Both schools use reading schemes matched to our phonics schemes, which supports children to develop their reading skills at school and home. Developing readers take home books which match the phonics stage they are working at, alongside books which help them develop other reading skills. This enables the children to access a wide range of genres and text types. Adults listen to individual readers at least twice a week and those who are more able readers in KS2 at least weekly.
Regular practice allows children to develop their reading skills as well as enjoying a wide variety of texts and discovering the pleasure and excitement of reading. Planners are used to record and enable home-school links. Teachers use these notes to tailor support in school.
Pupils progress through a series of RWI books and then move on to progressive colour book bands, before becoming a ‘free-reader’, at Warthill.
At Sand Hutton, children use a selection of books which help them progress through the colour book bands form lilac to brown before becoming a ‘free reader’.
Once children have progressed on to ‘free readers’ there is a large selection of books for children to choose from and they are encouraged to read a variety of text types and books by different authors by adults in school.
The School Library is available to all classes. Adult helpers and Librarians ensure this environment is well cared for-attractive and engaging through the use of competitions and initiatives.
Class libraries are well stocked and updated frequently. They offer a range of genres and authors. Staff assist pupils in selecting texts to broaden their reading. Staff use a range of strategies to signpost children to new material and texts they may not discover or select by themselves. Examples include adult and cross federation recommended reads and top reads. Pupils are involved in this process to give them ownership.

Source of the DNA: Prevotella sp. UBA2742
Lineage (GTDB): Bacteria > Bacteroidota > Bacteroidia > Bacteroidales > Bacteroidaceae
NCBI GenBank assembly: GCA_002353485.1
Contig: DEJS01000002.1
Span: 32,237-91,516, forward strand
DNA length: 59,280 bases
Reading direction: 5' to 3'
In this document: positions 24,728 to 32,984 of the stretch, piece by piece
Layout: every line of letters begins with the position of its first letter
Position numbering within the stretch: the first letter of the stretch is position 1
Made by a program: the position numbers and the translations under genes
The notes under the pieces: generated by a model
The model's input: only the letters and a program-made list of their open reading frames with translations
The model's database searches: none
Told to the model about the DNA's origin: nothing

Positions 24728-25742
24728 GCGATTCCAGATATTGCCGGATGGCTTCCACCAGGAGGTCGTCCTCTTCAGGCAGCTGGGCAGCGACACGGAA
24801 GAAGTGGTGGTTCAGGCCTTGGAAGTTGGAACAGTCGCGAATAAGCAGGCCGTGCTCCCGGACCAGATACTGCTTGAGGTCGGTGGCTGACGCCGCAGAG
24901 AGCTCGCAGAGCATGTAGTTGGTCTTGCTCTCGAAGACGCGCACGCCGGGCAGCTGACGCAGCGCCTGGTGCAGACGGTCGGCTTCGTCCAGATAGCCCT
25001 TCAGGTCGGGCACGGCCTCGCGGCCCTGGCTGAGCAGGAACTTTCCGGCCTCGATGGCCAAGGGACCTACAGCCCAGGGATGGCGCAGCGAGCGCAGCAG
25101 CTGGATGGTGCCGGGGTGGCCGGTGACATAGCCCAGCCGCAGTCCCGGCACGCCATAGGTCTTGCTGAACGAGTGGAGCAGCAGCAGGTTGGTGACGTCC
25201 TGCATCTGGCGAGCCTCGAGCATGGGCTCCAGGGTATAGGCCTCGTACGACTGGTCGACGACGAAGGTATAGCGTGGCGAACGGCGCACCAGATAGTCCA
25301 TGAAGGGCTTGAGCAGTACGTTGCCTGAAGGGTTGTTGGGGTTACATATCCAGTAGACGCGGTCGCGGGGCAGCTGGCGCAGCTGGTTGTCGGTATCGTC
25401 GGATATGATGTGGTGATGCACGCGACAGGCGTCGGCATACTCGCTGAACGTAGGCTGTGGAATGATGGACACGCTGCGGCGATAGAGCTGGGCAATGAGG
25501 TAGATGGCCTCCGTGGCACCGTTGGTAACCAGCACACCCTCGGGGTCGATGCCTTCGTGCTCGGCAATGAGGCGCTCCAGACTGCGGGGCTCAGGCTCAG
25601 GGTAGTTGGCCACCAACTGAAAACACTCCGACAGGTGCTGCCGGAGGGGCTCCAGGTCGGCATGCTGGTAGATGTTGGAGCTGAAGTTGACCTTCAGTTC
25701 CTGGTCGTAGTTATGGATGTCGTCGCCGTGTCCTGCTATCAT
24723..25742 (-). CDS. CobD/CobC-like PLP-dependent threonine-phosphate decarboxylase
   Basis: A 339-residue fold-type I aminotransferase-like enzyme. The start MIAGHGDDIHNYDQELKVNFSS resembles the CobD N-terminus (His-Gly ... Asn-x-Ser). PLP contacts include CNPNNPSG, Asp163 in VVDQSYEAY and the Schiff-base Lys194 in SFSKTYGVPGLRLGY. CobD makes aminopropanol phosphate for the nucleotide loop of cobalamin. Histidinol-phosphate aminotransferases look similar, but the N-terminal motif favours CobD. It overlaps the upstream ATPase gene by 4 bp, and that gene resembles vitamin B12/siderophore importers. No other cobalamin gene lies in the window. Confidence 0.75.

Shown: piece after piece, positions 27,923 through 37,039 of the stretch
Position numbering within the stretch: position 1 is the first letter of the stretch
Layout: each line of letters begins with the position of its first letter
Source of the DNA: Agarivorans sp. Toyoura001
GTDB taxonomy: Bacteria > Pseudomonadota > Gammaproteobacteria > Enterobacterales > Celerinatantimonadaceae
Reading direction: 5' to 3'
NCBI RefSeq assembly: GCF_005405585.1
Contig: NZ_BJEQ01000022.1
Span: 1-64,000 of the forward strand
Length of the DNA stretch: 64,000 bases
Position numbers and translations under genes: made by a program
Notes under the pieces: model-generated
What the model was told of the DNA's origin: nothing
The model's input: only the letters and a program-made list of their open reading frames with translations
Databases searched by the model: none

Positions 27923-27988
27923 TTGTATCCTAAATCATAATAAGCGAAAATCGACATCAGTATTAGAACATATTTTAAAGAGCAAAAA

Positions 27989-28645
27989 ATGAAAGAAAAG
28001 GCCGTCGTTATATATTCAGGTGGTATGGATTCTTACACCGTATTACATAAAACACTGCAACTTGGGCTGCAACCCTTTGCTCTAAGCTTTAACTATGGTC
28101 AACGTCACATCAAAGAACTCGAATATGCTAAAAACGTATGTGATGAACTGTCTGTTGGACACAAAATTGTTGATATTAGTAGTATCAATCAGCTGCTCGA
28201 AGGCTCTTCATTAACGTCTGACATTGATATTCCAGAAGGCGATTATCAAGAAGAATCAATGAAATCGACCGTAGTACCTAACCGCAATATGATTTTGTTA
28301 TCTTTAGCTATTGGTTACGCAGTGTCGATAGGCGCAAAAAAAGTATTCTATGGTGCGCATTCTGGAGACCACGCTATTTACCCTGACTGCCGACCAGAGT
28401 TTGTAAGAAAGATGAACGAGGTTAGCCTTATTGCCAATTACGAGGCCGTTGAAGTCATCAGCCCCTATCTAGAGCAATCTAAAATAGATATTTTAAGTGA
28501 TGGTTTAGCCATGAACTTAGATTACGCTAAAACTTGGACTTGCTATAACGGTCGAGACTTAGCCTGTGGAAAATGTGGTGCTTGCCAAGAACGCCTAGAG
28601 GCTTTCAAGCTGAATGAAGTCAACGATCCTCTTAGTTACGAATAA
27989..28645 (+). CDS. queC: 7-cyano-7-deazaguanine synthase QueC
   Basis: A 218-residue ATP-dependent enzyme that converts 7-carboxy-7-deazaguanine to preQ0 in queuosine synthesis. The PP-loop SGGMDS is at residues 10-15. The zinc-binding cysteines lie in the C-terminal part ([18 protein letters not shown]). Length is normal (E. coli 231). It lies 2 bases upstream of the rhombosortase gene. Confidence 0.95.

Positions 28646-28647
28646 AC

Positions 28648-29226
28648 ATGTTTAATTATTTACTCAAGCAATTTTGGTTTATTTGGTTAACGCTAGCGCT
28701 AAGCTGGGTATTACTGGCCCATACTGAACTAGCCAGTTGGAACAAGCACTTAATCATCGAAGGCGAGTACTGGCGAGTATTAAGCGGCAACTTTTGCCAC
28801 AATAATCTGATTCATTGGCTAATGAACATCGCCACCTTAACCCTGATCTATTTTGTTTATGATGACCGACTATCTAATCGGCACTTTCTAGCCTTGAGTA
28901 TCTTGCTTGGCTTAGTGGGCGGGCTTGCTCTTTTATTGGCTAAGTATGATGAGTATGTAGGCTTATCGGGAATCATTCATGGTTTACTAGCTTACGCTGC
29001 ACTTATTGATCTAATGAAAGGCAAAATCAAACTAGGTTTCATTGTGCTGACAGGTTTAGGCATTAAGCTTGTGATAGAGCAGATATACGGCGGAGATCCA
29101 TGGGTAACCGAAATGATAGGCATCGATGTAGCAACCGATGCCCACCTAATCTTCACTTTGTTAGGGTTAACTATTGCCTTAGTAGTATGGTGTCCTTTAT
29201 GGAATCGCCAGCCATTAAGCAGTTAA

Reading is on display in school and in classes. For example, pupils use interactive displays to engage with new authors, celebrate texts and find out more about a topic.
Pupils in need of additional support are identified early and support is put in place swiftly. For those children who join us without the requisite reading skills for their age we have a range of strategies to use to help them to improve. These include:
-Regular discrete, interactive phonics session
-1:1 work with class reading volunteers
-Focused 1:1 or small group intervention work
Pupils who do not achieve the standard in the Phonics Check in Year 1 are given additional support in Year 2 and beyond.
Through the teaching of systematic phonics, our aim is for children to become fluent readers by the end of Key Stage One. This way, children can focus on developing their fluency and comprehension as they move through the school. Attainment in reading is measured using the statutory assessments at the end of Key Stage One and Two. These results are measured against the reading attainment of children nationally. Attainment in phonics is measured by the Phonics Screening Test at the end of Year 1. However, we firmly believe that reading is the key to all learning and so the impact of our reading curriculum goes beyond the results of the statutory assessments.
Sand Hutton Primary School
Warthill Primary School